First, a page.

33. The academic year typically lasts 34-36 weeks and is divided into two semesters.

34. Courses are credit (créditos) weighted and start in late March or early April. A credit hour is equivalent to one hour (45-50 minutes) of instruction per week, or two hours of practical work per semester.

Undergraduate

35. The first two years of the academic degree of Bachiller requires general studies (estudios generals of at least 35 credits), followed by a period of specialization of three to five years (five to seven years total, minimum 200 credits). 

36. Students who hold the Bachiller and are pursuing the professional title (Licenciado / Titulo Profesional) must complete an additional requirement which can either be a thesis,  Six-month internship with a report or, in some cases, comprehensive examinations. The professional title is required in order to practice a profession in Peru.

Graduate

37. Admission to the graduate studies is based on a Bachiller or equivalent.

38. Graduate programs are typically two years in duration, require the defense of original research work and lead to the title of Grado deMaestro/Magister are typically two years in duration and require the defense of original research work.

39. The Titulo de Diplomado is a shorter one-year (24 credits) graduate certificate program.

40. Admission to a doctoral program requires a master’s degree which lasts a minimum of three years and requires the completion and defense of a dissertation.  Successful candidates are awarded the Grado de Doctor.

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At ACEI, we see the importance of international education in our global economy and strive to maintain the exchange and dissemination of information by assisting colleges and universities, professional organizations, and employers around the world with our research and credential evaluation services that help enhance their reputation and competitive recruiting effectiveness. To learn more about ACEI and its services such as Credential Evaluation, Translation, Webinars and Training, and how we can assist you with your credential evaluation and recruitment needs, please visit www.acei-global.org or call us at 310.275.3530.

Sources:

http://thefactfile.org/peru-facts/

https://alibi.com/blog/s/travel/31337/Fun-And-Not-So-Fun-Facts-About-Peru.html

https://www.huffingtonpost.com/entry/50-fun-facts-you-probably-never-knew-about-peru_us_58507beee4b0a464fad3e4b5

https://www.cia.gov/library/publications/the-world-factbook/geos/pe.html

Education system: Peru, NUFFIC, The Netherlands

Electronic Database on Global Education, Peru, American Association of Collegiate Registrars and Admissions Officers, Washington, DC  www.aacrao.org

Online Guide to Educational Systems Around the World, Peru, NAFSAL Association of International Educators, Washington, DC   www.nafsa.org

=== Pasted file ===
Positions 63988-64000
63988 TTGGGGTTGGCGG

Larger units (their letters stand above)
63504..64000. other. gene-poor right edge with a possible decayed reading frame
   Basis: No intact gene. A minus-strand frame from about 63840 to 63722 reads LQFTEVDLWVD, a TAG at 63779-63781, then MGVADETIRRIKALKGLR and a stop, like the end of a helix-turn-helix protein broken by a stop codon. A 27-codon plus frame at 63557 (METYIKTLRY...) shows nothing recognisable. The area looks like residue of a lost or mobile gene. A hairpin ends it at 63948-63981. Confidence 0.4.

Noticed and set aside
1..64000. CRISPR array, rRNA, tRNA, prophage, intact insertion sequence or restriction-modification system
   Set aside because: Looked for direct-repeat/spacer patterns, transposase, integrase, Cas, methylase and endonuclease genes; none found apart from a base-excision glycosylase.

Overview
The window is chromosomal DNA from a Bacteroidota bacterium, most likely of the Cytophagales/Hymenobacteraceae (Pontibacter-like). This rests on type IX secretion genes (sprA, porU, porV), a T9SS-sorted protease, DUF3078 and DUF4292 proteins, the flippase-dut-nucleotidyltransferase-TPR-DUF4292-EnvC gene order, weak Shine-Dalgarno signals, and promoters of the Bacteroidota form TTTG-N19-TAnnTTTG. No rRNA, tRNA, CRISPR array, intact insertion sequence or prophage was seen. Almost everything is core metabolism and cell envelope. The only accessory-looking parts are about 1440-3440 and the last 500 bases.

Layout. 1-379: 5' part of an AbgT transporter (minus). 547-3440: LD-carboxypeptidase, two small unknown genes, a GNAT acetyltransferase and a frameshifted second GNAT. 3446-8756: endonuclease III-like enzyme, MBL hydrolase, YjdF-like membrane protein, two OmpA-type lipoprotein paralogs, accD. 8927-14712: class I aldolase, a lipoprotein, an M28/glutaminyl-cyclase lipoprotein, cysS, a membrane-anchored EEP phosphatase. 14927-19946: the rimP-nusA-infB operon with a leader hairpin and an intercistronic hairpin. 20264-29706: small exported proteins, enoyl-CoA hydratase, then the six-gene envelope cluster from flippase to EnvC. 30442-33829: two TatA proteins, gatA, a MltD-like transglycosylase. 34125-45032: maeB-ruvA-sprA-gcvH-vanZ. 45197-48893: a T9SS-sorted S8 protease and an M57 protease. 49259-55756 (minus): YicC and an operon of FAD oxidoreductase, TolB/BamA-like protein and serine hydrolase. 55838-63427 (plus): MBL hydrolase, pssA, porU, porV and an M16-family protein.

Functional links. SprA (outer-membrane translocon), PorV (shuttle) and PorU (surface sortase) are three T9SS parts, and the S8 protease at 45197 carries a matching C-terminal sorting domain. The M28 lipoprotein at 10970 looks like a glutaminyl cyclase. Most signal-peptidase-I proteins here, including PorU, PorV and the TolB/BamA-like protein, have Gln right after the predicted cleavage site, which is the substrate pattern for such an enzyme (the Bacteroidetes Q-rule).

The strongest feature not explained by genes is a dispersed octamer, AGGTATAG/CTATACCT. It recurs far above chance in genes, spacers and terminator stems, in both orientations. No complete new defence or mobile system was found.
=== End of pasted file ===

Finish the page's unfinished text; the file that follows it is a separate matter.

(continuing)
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18 Facts On Higher Education In Armenia

March 9th, 2018

armenia

Armenia regained its independence in 1991 following the collapse of the Soviet Union, and set out to reclaim autonomy of its higher education system. State universities redesigned the system from one-cycle programs to two-cycle bachelor and master level programs to be in line with other major systems in the world.

The Republic of Armenia is one of the 48 countries that joined the European Higher Education Area (EHEA) and the Bologna Process by signing the Bergen Communiqué in 2005. Armenia has since implemented most of the initiatives agreed on by the ministers of education of the member states.

Armenia hosted the Secretariat of the Bologna Follow-up Group from 2012 to 2015 followed by the Ministerial Conference and the Fourth Bologna Policy Forum in 2015.

1. Higher education in Armenia is provided by public and private institutions of higher education.

2. State higher education institutions function under the purview of several ministries but most are under the supervision of the Ministry of Education and Science (MES).

3. Higher education is provided by:

  • Institutes
  • Universities
  • Academies
  • Conservatories

4. The following institutions function in Armenia:

  • 26 State Universities (are autonomous, not-for-profit state entities)
  • 40 Private Universities, among them
  • 31 Accredited Universities
  • 83% of state universities and
  • 76% of non-state universities are located in Yerevan,
  • others in 8 provinces (Marzes) of Armenia

5. Other Ministries and Bodies:

  • Ministry of Defense (oversees 2 HEIs)
  • Ministry of Policy (oversees 1 HEI)
  • Ministry of Emergency Situations (oversees 1 HEI)
  • Mother See of Holy Etchimiadzin (oversees 1 HEI)

6. Universities provide undergraduate, postgraduate and supplementary education in various branches of humanities, natural sciences, science and technology, as well as scientific research.

10. Institutes provide specialized and postgraduate academic programs and scientific research in a number of scientific, economic and cultural branches.

7. Academies are responsible for the development of education, science, technology and culture in an individual sphere and offer programs preparing and re-training highly qualified specialists in an individual field, as well as postgraduate academic programs.

8. Conservatories prepare specialists in the field of music, providing qualification development and postgraduate academic programs.

9. Unified Secondary School Final Examination: In accordance with the Law on Education and the Law on Higher and Postgraduate Education, the centralized admission examinations to HEI has been replaced by the unified secondary school final examinations which are held at “knowledge assessment centers” and the basis for admission and selection.

10. Academic Year: The academic year is typically comprised of two semesters, beginning in September which is comprised of 2 semesters and ending in May with 20 and 22 weeks of duration respectively. Mid-term exams are held in October and March of the respective semesters and final exams are held at the end of each semester.